Writers have accused several other Apostles of being witting Soviet agents. Roland Perry in his book, The Fifth Man (London: Pan Books, 1994) makes a circumstantial case against Victor Rothschild, 3rd Baron Rothschild, who was a friend to both Burgess and Blunt. The espionage historian John Costello in The Mask of Treachery (London: William Collins & Sons, 1988) points a finger at the mathematician Alister Watson. Kimberley Cornish, in his controversial The Jew of Linz (London: Century, 1998), makes the rather extravagant claim that Ludwig Wittgenstein was the "éminence grise" of the Cambridge spies.
In the 1930s when Guy Burgess and Anthony Blunt were elected the membership was mainly Marxist. Documents from the Soviet archives included in the book The Crown Jewels (New Haven: Yale University Press, 1999), by Nigel West and Oleg Tsarev, indicate that it was Burgess who seduced and led Blunt into the Soviet underground. As the Queen's art adviser, Blunt was knighted in 1956, but was stripped of his knighthood in 1979 after Prime Minister Margaret Thatcher publicly named him as a spy—his confession having been kept secret before then.
Members of the Apostles include (with the year they joined in brackets, where known);
Arthur Hamilton Smith (1860–1941) was a British museum curator and archaeologist.
His brothers were civil servant Henry Babington Smith and MP James Parker Smith. All three attended Trinity College, Cambridge and were members of the Cambridge Apostles.Smith was Keeper of Greek and Roman Antiquities at the British Museum from 1909 to 1925. In addition, he served as President of the Society for the Promotion of Hellenic Studies from 1924 to 1929 and Director of the British School at Rome from 1928 to 1930 and in 1932.Arthur Woollgar Verrall
Arthur Woollgar Verrall (5 February 1851, Brighton – 18 June 1912, Cambridge) was a British classics scholar associated with Trinity College, Cambridge, and the first occupant of the King Edward VII Chair of English. He was noted for his translations and for his challenging, unorthodox interpretations of the Greek dramatists, such as his commentary on Agamemnon; his detractors found his readings contorted and too ingenious, too often overlooking obvious explanations in favour of the convoluted, and his published work is nowadays not highly regarded. After his death, admirers M. A. Bayfield and J. D. Duff edited Verrall's Collected Literary Essays. Classical and Modern and Collected Essays in Greek and Latin Scholarship 1914. Among his publications, Euripides the Rationalist was highly influential. He was a member of the Cambridge Apostles, a secret society, from 1871.Ascension Parish Burial Ground
The Ascension Parish Burial Ground, formerly the burial ground for the parish of St Giles and St Peter's, is a cemetery in Cambridge, England. It includes the graves and memorials of many University of Cambridge academics and non-conformists of the 19th and early 20th century. The cemetery encapsulates a century-and-a-half of the university's modern history, with 83 people with Oxford Dictionary of National Biography biographies. Among those buried here John Couch Adams, the astronomer, is unique in also having a memorial in Westminster Abbey.Cambridge University Moral Sciences Club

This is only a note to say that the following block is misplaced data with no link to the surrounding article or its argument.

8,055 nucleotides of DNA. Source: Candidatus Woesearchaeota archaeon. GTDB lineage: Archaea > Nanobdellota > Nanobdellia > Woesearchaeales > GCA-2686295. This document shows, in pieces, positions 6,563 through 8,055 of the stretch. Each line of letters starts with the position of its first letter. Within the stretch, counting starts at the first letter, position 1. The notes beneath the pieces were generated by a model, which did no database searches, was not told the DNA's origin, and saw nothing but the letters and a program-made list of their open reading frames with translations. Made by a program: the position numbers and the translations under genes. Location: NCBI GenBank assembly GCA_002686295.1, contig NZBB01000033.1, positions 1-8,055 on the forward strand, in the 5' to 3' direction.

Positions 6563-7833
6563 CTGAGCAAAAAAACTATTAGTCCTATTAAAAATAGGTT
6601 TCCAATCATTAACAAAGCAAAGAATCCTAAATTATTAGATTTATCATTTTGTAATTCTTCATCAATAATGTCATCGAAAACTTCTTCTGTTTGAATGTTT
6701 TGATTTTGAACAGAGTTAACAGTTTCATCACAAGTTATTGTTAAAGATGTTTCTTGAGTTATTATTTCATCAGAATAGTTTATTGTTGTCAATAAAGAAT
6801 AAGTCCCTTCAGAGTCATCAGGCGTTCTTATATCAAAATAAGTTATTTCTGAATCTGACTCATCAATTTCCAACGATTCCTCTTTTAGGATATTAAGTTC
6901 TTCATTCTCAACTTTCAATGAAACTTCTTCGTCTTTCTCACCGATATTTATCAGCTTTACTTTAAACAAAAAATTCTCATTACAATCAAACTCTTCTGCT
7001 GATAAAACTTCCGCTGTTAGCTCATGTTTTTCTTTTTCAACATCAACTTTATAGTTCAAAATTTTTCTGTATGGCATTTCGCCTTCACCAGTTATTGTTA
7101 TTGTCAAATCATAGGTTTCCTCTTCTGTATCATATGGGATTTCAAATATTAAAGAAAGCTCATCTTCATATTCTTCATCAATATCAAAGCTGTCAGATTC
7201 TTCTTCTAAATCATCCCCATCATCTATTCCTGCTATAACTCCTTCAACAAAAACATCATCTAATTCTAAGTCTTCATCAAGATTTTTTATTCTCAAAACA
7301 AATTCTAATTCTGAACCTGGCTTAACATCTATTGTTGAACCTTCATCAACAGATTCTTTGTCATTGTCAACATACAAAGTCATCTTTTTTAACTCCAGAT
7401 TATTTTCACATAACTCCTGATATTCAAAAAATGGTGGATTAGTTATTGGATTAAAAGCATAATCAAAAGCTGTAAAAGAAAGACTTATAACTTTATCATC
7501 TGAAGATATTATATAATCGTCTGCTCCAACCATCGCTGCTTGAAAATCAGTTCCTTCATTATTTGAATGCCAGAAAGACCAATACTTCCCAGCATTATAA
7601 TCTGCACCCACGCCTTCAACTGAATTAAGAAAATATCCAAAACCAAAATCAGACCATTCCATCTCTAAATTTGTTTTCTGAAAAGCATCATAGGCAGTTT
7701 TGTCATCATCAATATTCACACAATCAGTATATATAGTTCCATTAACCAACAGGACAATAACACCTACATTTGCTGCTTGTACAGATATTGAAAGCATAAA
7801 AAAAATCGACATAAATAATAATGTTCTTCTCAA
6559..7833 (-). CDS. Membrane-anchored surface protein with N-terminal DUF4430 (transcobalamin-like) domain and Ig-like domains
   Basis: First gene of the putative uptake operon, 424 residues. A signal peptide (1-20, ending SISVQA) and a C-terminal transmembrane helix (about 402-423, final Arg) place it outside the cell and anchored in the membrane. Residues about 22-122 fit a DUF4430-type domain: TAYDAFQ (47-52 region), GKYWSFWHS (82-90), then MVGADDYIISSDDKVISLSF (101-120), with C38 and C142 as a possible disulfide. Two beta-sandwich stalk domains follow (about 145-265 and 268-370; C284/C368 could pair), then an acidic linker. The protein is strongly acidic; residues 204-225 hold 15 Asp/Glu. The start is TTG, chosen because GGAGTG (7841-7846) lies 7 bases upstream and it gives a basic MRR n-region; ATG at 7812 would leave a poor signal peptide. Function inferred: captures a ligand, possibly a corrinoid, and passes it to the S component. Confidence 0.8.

The Cambridge University Moral Sciences Club, founded in October 1878, is a philosophy discussion group that meets weekly at Cambridge during term time. Speakers are invited to present a paper with a strict upper time limit of 45 minutes, after which there is discussion for an hour. Several Colleges have hosted the Club: Trinity College, King's College, Clare College, Darwin College, St John's College, and from 2014 Newnham College.
The club has been highly influential in analytic philosophy because of the concentration of philosophers at Cambridge. Members have included many of British philosophy's top names, such as Henry Sidgwick, J.M.E. McTaggart, Bertrand Russell, G.E. Moore, and Ludwig Wittgenstein, and several papers regarded as founding documents of various schools of thoughts had their first airing at a club meeting. Moore's "The Nature of Judgment" was first read to the club on 21 October 1898. Frank P. Ramsey's "Knowledge by acquaintance and knowledge by description" was presented to a meeting in 1911, and in 1926 became Truth and Probability. Russell's "Limits of Empiricism" was read in the Michaelmas term of 1935, Friedrich Hayek's "The Facts of the Social Sciences" was read in the Michaelmas term of 1942, and Moore's paradox was first read in Michaelmas 1944. Almost every major anglophone philosopher since the Second World War has delivered a paper to the club.It was during a meeting of the Moral Sciences Club in October 1946 that Wittgenstein famously waved a poker at Sir Karl Popper during a heated discussion about whether philosophical problems are real or just linguistic games.Desmond MacCarthy
Sir Charles Otto Desmond MacCarthy FRSL (20 May 1877–7 June 1952) was British born and the foremost literary and dramatic critic of his day. He was a member of the Cambridge Apostles, the intellectual secret society, from 1896.Donald MacAlister